"I do not blame God for my problems."
"Most are due to my bad decisions or sin or just a part of being human and living in a fallen world. But, I do pray that He would show me a way to improve my life and the life of my family. My day starts at 4:00 a.m. and ends at 7:30 p.m. I am so tired and need things to change."
"Thanks for reading this. Appreciate your comments."
Your response to a contributor on this site:
"I try to read, listen to classical music, walking does help me too. I also like watching B&W old movies. Now, if you ask me, am I happy? I would say, no way. I am not happy. My life is a wreck. I am not sure how to fix things. Praying/reading the Bible helps too.
"I tried to find a good counselor, but, cannot afford $100 per hour. Saw one, he did not provide any profound assistance.
So, for now, I languish day to day, here, and yet not here
There’s a lot of other people going through the same things. It may be that it’s just a tough situation.
It could also be, you have a chance to have friends at work and in your neighborhood, but it’s that you choose not to. Those are your choices.
You’re making those choices, you just don’t want to live with them.
You’re distancing yourself from your choices, as if you have no connection with them, and then writing in, why don’t I have any friends. Because you choose not to.
Why don’t I have happiness? Because you choose not to.
Why don’t I enjoy my job? Because you choose not to. Why don’t I change jobs? Because you choose not to.
Why am I not happy? Because you choose not to be. You’re choosing that, then wondering why you don t have all of those things you’re seeking. Because you’re not seeking them. Why don’t you seek them? Because you don’t want to.
The reason you don’t seek them may be because you don’t think you can have those things.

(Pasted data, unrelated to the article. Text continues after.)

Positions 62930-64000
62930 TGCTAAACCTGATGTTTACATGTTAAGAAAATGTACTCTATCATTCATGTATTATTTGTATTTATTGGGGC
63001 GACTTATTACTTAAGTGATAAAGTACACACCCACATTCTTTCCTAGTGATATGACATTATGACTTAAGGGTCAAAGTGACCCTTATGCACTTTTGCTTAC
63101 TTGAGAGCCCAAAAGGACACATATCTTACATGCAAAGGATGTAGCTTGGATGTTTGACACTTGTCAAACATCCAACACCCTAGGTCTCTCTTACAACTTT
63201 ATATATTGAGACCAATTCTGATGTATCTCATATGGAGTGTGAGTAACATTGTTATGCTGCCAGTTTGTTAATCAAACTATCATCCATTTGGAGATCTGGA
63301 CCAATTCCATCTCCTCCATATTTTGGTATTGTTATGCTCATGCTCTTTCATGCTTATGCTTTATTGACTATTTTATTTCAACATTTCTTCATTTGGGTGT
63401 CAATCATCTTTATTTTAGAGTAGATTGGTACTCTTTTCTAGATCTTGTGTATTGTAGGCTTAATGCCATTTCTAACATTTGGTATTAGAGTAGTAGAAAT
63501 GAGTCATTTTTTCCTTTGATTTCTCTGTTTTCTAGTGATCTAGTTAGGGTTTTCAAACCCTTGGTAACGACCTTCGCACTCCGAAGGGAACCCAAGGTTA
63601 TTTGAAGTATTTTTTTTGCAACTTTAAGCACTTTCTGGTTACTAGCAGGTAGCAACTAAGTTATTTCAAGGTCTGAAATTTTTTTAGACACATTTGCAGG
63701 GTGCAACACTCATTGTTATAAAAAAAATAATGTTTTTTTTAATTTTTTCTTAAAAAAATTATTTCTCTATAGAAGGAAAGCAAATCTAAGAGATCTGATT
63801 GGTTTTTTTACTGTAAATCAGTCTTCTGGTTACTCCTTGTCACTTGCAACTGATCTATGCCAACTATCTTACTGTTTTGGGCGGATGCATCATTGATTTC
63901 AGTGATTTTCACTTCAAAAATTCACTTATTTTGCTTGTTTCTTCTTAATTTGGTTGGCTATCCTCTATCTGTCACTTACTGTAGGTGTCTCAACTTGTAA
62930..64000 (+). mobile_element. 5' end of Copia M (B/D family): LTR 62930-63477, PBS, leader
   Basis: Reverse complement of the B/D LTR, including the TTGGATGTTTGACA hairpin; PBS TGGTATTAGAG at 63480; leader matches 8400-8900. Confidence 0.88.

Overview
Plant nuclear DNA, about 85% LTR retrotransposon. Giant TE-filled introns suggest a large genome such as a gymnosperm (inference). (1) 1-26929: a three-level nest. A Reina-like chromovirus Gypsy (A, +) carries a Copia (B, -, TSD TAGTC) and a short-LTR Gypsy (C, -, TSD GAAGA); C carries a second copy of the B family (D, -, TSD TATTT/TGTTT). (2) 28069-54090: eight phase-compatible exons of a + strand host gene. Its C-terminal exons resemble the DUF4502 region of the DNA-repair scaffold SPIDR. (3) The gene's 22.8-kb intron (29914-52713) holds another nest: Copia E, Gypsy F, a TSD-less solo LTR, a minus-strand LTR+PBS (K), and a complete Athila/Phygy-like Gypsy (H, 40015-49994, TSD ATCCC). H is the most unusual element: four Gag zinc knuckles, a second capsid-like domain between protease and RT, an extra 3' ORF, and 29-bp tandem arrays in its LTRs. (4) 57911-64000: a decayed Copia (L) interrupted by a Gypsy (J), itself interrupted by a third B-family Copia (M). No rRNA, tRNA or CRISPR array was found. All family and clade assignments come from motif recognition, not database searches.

So you unconsciously don’t go after them, but then blame the things that you do have as the source of your unhappiness.
When the source of your unhappiness is yourself and you don’t want to look at it, or don’t think that you can improve it, but you can shift the blame to your small apartment, which is a step forward: the small apartment is to blame, not me. That’s progress, that’s all the progress you think you can make, because you think you can’t be happy.
And then have a certain level of unsatisfaction that you don’t have all these things you want. This saves you from realizing you don’t think you can have those things. So it’s a defense mechanism that keeps you from having to see yourself. And we all use our defense mechanism.
It’s not the small apartment or the job or the finances that’s the problem, it’s yourself. You might try working on that. You might not feel you can work on yourself. Which might be part of the problem, so you’re blaming the small apartment as to why you’re not happy.
If you can have a positive outlook, that might help. “One problem at a time, and be positive about that problem.”
Maybe you can approach your daughter’s upcoming diabetes with a positive attitude. Maybe quit looking at what you want and decide what’s best for her.
This website also has a diabetes forum, which has an excellent moderator, who knows all about diabetes because her mother and grandmother died from it, and she’s striving not to.
Go on the diabetes forum and ask her what the best steps would be, and then follow those steps, like I’m trying to do from this person because I have diabetes, also, and then write back on this and the diabetes forums about any progress your daughter might be having.
You might not can be happy, but you can be positive, like I was not for a lot of years.
If we can’t be happy ourselves, maybe we can help others.
And, “The person you have to defeat is the person you have to look at in the mirror every morning.”
These are all my opinions.